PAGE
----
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Mastering the Art of Photography

Lesson 33 of 39

Image Review: The Golf Course

Chris Weston

Mastering the Art of Photography

Chris Weston

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Lesson Info

33. Image Review: The Golf Course
Chris shows how to use the vertical format to identify and isolate the main element in a “busy” scene.


Class Trailer

Class Introduction - Three Steps To Creative Photography


Firing The Creative Mind - Part 1: The Camera Points Both Ways


Firing The Creative Mind - Part 2: Letting Go Of Judgement


Firing The Creative Mind - Part 3: Detaching From Outcomes


Practicing Mindfulness In Photography


Finding The Visual Narrative


Behind-the-scenes: Naples


Seeing Beneath The Surface Of Things


Lesson Info

Image Review: The Golf Course

this image was presented by another TCP student, Tony Asprey. Thanks Tony, and has taken early doors at his local golf course. And it certainly looked a morning for photography rather than golf, Great sunrise, lovely colors and really nice reflections looking at the scene. Overall, it's the main tree and its reflection that grabs my attention. But they get lost amongst all the other information in the scene, like the patch of ground in the bottom left corner, the trees on the right of frame and their reflections as it's composed here. It's a nice view, but I'm missing a point of interest. A central story. My suggestion here would have been to frame more tightly on what I think is the strongest element, the center tree. Now, with the tree being a vertical shape, I would have used a vertical frame format, as I talked about in less than two of module four shot in the horizontal format. The ice starts on the left and travels across the frame past the tree and onto the far right. In a verti...

cal format, however, the ice starts at the bottom of the frame. It takes in the foreground interest and the reflection before arriving at the main subject, the tree. It's a much stronger visual narrative as a vertical image. Also, if I could go back to the scene and shoot it again, I would have moved camera position around to the left a little just to create some separation between the left, most branch of the foreground tree and the top branches of the tree in the background. And that would have helped isolate that main subject from the background. And given the whole scene a bit more depth on the processing front, I wouldn't have changed too much here. I've just lifted the exposure a little by lifting both the light gray tones and the shadows. I've added contrast by the texture slider and given the top of the frame a bit of visual weight just to help keep the eye in the picture space. And I've done that using a very mild graduated filter in light room. This is a great example. I think of making sure you start the picture taking process, knowing what the story is from the outset, which then determines how you set about capturing that story in camera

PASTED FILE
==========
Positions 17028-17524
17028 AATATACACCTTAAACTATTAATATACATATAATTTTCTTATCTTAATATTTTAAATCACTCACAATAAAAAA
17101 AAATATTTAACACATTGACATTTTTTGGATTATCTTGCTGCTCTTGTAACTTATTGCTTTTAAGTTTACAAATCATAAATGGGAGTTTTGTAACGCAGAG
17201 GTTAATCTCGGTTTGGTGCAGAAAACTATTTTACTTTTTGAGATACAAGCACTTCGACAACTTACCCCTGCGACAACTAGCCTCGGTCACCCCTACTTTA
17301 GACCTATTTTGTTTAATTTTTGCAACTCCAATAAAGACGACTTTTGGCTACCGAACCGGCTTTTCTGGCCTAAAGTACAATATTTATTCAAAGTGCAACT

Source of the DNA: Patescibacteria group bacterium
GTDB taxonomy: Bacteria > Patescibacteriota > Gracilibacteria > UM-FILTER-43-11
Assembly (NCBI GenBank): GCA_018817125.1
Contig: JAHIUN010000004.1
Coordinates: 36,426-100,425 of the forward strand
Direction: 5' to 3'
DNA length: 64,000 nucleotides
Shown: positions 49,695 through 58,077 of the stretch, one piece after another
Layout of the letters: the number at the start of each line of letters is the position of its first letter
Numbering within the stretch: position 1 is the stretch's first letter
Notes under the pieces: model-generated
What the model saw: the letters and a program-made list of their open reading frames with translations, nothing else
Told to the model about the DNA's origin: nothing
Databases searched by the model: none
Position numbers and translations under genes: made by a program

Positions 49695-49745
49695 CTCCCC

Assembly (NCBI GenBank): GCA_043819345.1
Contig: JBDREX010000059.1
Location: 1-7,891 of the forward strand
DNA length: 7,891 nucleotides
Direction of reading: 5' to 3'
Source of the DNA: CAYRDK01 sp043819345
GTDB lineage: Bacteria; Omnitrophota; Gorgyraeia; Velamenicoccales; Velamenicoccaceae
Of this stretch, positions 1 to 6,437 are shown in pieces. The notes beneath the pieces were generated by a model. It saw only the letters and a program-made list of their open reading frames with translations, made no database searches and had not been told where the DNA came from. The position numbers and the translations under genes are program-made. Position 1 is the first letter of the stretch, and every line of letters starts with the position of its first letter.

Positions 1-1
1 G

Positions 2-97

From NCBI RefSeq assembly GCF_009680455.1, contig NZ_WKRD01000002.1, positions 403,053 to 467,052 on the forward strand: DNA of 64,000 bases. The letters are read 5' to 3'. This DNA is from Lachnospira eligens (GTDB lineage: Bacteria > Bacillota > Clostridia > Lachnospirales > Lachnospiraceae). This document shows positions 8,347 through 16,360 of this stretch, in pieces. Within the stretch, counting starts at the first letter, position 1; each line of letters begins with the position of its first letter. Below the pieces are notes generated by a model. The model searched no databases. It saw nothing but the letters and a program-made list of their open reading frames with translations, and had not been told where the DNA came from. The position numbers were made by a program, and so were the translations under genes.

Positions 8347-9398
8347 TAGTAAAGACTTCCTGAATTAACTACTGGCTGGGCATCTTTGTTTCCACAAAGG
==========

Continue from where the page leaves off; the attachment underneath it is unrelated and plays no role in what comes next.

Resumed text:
Class Description


  • See images with a creative eye.
  • Capture artistic photographs of the most popular subjects.
  • Choose the right lens and camera settings for the image you want to create.
  • Recognize and capture the “decisive moment”.
  • Add visual mood and emotion to your photographs.
  • Develop your own unique photographic style.
  • Find what inspires you and apply that inspiration to your image-making.
  • Fine-tune color, tone, and visual presence with easy-to-learn Adobe Lightroom adjustments.


Once you’ve mastered basic camera craft and photo-technique, what is the next step in advancing your photographic skillset? In this in-depth course, award-winner Chris Weston shares an approach to photography that has creativity at its heart, and reveals the secrets and professional techniques that will get you creating photographs that ‘sing’.

Taking you on a step-by-step journey, from vision to print, Chris shows you how to: tap into your natural creative instincts; ‘see’ much-photographed and everyday subjects with a unique vision; set a creative intention and get the camera to capture it authentically; and, with a few simple techniques, process superb print-ready photographs. Through ‘in-the-field’ examples and inspirational case studies, he reveals the nuances of composition that can make or break a photograph, and describes the creative tools that turn snapshots into stunning photographs good enough to adorn any wall.

Delivered in an easy-to-follow, down-to-earth style, using ‘real-life’ examples and ‘live’ tuition, this course builds on the practicalities of camera technique to equip you with the creativity and vision to see, capture and process compelling photographs time after time, whatever your camera or level of experience.


  • Beginners who want to create better photographs.
  • Intermediate photographers who want to refine their image-making and be more creative.
  • All photographers looking for inspiration and creativity.
  • Outdoor photographers interested in travel, landscape/cityscape, nature, sport, and wildlife photography.

Ratings and Reviews

Student Work

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I loved this course - in particular the latter part of it in which he demonstrated how post processing lets you really tell the story of the image. Another fabulous course. Thanks Chris & thanks Creative Live.

Abdullah Alahmari

Thanks a lot to mr. Chris Weston This course is great and It is a 🌟 🌟 🌟 🌟 🌟 course for me. Beside the other course ( mastering photographic composition and visual storytelling) both courses are Complementing to each other and highly recommended.

Charles Ewing

Fantastic course. Great photographer, teacher and storyteller!